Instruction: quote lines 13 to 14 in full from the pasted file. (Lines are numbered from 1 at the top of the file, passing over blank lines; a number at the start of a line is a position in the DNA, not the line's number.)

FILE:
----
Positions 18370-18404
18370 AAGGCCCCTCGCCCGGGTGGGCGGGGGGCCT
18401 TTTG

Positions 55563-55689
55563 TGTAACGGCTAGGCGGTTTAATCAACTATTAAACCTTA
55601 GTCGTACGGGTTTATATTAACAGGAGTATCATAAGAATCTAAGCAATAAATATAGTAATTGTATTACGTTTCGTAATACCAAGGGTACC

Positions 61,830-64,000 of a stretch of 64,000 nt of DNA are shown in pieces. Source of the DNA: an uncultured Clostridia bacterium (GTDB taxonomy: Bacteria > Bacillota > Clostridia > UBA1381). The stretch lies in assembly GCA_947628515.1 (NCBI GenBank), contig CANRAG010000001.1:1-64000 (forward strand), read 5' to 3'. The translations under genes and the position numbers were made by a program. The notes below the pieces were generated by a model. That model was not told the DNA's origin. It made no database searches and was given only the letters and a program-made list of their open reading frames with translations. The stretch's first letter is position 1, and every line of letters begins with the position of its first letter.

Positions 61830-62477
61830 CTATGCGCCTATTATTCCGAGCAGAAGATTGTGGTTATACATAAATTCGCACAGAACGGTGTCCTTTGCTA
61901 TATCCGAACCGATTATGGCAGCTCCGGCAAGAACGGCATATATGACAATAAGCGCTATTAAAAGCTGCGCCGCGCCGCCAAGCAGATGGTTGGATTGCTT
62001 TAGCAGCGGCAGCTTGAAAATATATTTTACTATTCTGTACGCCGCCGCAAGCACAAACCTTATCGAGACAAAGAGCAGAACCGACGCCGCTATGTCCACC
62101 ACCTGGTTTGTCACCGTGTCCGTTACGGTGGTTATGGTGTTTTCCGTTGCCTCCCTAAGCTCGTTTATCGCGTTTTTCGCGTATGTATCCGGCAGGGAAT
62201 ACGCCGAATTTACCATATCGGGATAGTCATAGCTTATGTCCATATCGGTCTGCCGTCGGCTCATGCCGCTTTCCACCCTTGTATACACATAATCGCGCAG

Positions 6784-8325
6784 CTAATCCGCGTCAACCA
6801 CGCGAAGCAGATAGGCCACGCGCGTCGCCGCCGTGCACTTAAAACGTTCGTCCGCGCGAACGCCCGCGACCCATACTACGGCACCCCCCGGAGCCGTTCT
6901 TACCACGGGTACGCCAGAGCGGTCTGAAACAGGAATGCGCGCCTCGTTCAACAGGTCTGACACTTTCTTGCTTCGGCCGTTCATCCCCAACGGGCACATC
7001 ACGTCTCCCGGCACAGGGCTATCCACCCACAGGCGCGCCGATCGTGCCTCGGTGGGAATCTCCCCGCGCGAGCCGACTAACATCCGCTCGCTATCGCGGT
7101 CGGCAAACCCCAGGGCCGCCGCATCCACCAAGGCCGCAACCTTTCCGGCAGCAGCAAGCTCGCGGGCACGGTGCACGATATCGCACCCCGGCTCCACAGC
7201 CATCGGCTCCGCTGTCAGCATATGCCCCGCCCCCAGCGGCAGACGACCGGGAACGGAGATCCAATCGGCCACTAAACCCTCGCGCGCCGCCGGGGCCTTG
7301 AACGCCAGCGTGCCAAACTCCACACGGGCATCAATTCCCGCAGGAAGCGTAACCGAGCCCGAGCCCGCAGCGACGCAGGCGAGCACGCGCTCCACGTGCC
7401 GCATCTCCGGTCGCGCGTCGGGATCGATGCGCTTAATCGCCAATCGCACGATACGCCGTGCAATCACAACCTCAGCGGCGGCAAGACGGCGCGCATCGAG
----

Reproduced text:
62201 ACGCCGAATTTACCATATCGGGATAGTCATAGCTTATGTCCATATCGGTCTGCCGTCGGCTCATGCCGCTTTCCACCCTTGTATACACATAATCGCGCAG

Positions 6784-8325